23
May
2011
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Brooklyn NY Concert Reviews, Videos

The Felice Brothers played two amazing shows at the Bell House in Brooklyn, NY last week and we’re happy to have multiple reviews, photos, and videos from the concerts. The band has been killing it lately at their live shows, with great reviews coming in from most of their recent tour dates. Scroll past the two Brooklyn reviews and videos to check out some reviews from some of their other recent shows.

The first review from the sold-out first night comes from Brian Nowakowski at Joonbug.com. Brian writes:

The lights dim, the anticipation stirs…the show is about to begin.

As the Felice Brothers file onstage, the crowd roars with welcoming hoots and claps. The building twang “Fire at the Pageant” swells and in kicks the band. It’s gritty, it’s floor stomping country, it’s folk-rock majesty.

James Felice caresses his accordion while his older brother, Ian Felice, strums his six string. The pair sing in unison for the opening track, belting out the recurring chorus, “1-2-4-5-6-7-8-9 thousand, Fire, Fire at the mountain, would everybody calm down please stop shouting.

Read the rest of his awesome review here.

 

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Our second review comes from our friend Carly who has a history with the band…she says:

Let me start this review with a disclaimer: before last night, I had fallen solidly out of love with the Felice Brothers. Yes, it was love at first sight back in November of 2007 at the DAR Constitution Hall. And like most fast loves, I fell hard. My little sister and I ran into the lobby after the show, and were bear-hugged by Jimmy and shook Simone’s non-cane-holding hand (he had some sort of broken leg/ankle at the time). I immediately felt their sincerity, their mischief, and their authentic happiness. From then on, I traveled wherever I could to see the brothers, introduced all my friends and family to their music, and started baking them cupcakes.

But after a couple years, the shine started wearing off. Simone, whose breathtaking Albany (Sept 2008) rendition of The Devil is Real remains one of the most awe-inspiring performances I’ve seen, left the band. The other brothers, on a trajectory of increasing fame, went through an adjustment period, and came out strong—though some things had changed. I felt like the warmth I used to find in their pre- and post-show chatting was now faked (and sometimes totally absent). Finally, I went to a show in Richmond, where I was living at the time, with a slew of friends to whom I had promised nothing short of a magical experience. It’s hard to remember exactly why now, but it was lackluster in many ways, and I finally decided that I needed to take a step back.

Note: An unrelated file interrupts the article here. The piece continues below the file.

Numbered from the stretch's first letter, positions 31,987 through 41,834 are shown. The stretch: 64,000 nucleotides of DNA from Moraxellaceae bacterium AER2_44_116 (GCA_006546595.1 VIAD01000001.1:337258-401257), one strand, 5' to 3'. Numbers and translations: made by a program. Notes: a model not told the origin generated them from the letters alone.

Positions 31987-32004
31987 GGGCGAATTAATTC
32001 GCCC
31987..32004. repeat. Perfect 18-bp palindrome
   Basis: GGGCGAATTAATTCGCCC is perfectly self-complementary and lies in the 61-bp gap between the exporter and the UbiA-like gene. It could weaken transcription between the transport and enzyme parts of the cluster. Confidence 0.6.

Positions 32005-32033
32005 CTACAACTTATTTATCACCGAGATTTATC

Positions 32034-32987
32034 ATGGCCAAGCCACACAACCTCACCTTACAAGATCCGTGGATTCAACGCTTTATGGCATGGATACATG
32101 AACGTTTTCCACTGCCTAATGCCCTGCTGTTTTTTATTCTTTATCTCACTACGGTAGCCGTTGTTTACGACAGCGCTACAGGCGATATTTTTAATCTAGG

Fast forward two years. I now live in NYC and have seen many a great (and lackluster) show at venues all over the city. I can’t say exactly what drew me to give the brothers another shot (maybe they were playing so close to my apartment that I felt obligated), but I got my tickets, grabbed my fella, and headed out through the rain for last night’s show. I think having a great opener is a good omen for a concert—and Shovels and Rope more than fit that bill. They played a rollicking set, with a surprisingly full sound despite being only two folks. Each person was deliciously multi-instrumental, which speaks volumes about their talent, and they played everything with gusto and charm. If you can, listen to their stuff.

The Felice’s set was electrifying. I caught Dave’s attention while he was setting up the kit and asked him about the likelihood of hearing “Marie”, and he was dismissive—and afterwards I felt like an idiot for requesting it, because its slow, deep country sound would have been utterly incongruous with the rest of their picks…and that’s a good thing. I don’t have a setlist in my possession, but they did a bunch of new songs along with some old classics (and some REALLY old classics, like Hey Hey Revolver). To my delight, the older songs were modified a bit to better fit into the new album’s more exploratory sounds, which created a genius combination of familiarity and interest. Also to my delight, the ghetto-MC role that Greg Farley had been playing a couple years ago has been toned down to playing cool samples instead of awkward arm-over-the-audience movements. Good move, boys.

Other highlights of the show: special guests The Diamond Doves loaned a horn section (plus clarinet) that was pure fun; super special surprise guest Conor Oberst appeared during the set to loan vocals on It’s a Wonderful Life and then again for the [extremely-predictable] encore-ender, Frankie’s Gun; Ian Felice joined the audience for some singing and dancing; Dave seems to be well on his way to finding the perfect balance between in control/out of control that is the band’s meter (and to think when I met him he asked a friend of mine to give him an hour-long pre-show drumming lesson); and Jimmy’s soulful rendition of a song whose title I don’t know, about being homeless and without love but still being happy (he can sing AND play accordion, swoon).

So here’s the bottom line: if you’ve ever loved the Felice Brothers, see them on this tour if you can. I was completely ready for this show to be the final nail in the coffin of my fandom, but instead I was blown away by the energy that they brought and the fantastic music they continue to make. I’m sorry I ever broke up with you, Felice Brothers. Please take me back?

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Be sure to check the videos page for more videos that will be posted soon from both nights. Photos are going to be added to the concert section as well.

Recent concert reviews:

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